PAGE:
Reviews: A Perfect Getaway

Ben Vernel reviews tropical thriller A Perfect Getaway.

A Perfect Getaway is a well-written, labyrinthine thriller featuring excellent performances and a lush setting. David Twohy (writer-director of this and Pitch Black among other, uneven credits) crafts an air of tension and ambiguity throughout that is if not impenetrable then at least difficult to unravel.

Cliff and Cydney (Steve Zahn and Milla Jovovich) are newlyweds on their honeymoon in Hawaii. They cross paths with two other couples on their way to a remote beach: Couple 1 are Nick (Timothy Olyphant) and Gina (Kiele Sanchez), a rough and ready Southern boyfriend and girlfriend, and Couple 2 are Kale (Chris Hemsworth) and Cleo (Marley Shelton), a pair of unpredictable hippies.  Looming over the interactions of these 6 people is the spectre of murder – a group of girls inform our main characters that a killer is on the loose in Hawaii, and suspense mounts as everyone begins to suspect everyone else.

Twohy takes his cue from Agatha Christie here – few characters, many clues and an emphasis on dialogue and observation. The characters are interesting and the actors themselves do a great job. Steve Zahn is excellent as the indoorsy screenwriter Cliff, Milla Jovovich portrays Cydney as flighty and naive, Kiele Sanchez is solid as Gina, Chris Hemsworth is suitably menacing as Kale and Marley Shelton is fine as Cleo. The standout, however, is Timothy Olyphant. He gives ex-soldier and self-described storyteller Nick a fun, ferocious feel and is both loose and, at times, strongly focused. This is no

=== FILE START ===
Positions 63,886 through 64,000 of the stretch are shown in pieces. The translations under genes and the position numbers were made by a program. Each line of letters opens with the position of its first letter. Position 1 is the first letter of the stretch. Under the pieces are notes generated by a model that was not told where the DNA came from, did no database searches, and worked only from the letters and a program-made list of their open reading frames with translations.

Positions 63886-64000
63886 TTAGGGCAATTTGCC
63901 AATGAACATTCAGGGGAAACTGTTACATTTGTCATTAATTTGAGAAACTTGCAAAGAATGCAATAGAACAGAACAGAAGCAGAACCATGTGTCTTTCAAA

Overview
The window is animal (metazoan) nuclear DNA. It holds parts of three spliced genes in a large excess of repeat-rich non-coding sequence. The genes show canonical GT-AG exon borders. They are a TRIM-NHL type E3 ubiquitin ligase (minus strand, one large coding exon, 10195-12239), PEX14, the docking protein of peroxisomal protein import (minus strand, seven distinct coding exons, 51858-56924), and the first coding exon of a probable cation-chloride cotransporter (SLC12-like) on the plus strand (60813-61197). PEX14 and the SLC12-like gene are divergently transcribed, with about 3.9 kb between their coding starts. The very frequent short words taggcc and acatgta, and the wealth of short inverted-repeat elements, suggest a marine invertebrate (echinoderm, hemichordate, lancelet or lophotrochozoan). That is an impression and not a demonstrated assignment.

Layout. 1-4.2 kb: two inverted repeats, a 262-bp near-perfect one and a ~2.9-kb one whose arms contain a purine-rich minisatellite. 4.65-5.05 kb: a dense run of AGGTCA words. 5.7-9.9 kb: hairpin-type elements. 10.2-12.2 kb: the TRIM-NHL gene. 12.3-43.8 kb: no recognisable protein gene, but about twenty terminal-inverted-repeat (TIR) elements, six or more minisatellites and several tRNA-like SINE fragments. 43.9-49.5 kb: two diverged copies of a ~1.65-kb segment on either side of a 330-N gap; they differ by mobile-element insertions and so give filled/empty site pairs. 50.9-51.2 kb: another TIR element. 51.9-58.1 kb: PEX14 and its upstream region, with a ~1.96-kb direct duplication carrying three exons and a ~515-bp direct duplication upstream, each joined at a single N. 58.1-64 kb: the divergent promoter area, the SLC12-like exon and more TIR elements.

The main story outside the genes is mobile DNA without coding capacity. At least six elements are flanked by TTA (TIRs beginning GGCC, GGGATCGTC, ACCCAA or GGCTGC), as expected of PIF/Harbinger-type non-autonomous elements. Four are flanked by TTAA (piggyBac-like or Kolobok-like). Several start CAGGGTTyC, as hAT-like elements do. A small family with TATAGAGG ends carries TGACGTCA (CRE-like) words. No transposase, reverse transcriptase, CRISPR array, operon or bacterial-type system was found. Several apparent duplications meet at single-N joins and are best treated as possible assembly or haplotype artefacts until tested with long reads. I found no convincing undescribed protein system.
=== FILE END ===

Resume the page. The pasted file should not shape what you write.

thing like his most famous role in HBO’s Deadwood as the tightly wound Seth Bullock, and I’d love to see Olyphant getting more work.

A Perfect Getaway is a bit of an oddity; it’s part post-modern whodunit, part experimental cinematic exercise, part B-Grade thriller and part I-don’t-know-what.

The film is well-paced and while you might have an inkling as to who the killer may be you’re still happy to sit back and watch as the whole bloody mess unfolds before you. Some have complained about plot holes and a lack of sense in the script and dialogue but trust me, it all makes sense and there are no plot holes. This is an incredibly self-aware movie that is deliberate in every way. I plan to watch it for a second time just to appreciate how well this thing was written. Sure, some elements are cliched and predictable but the way in which everything is packaged is pretty damn clever.

– Ben Vernel

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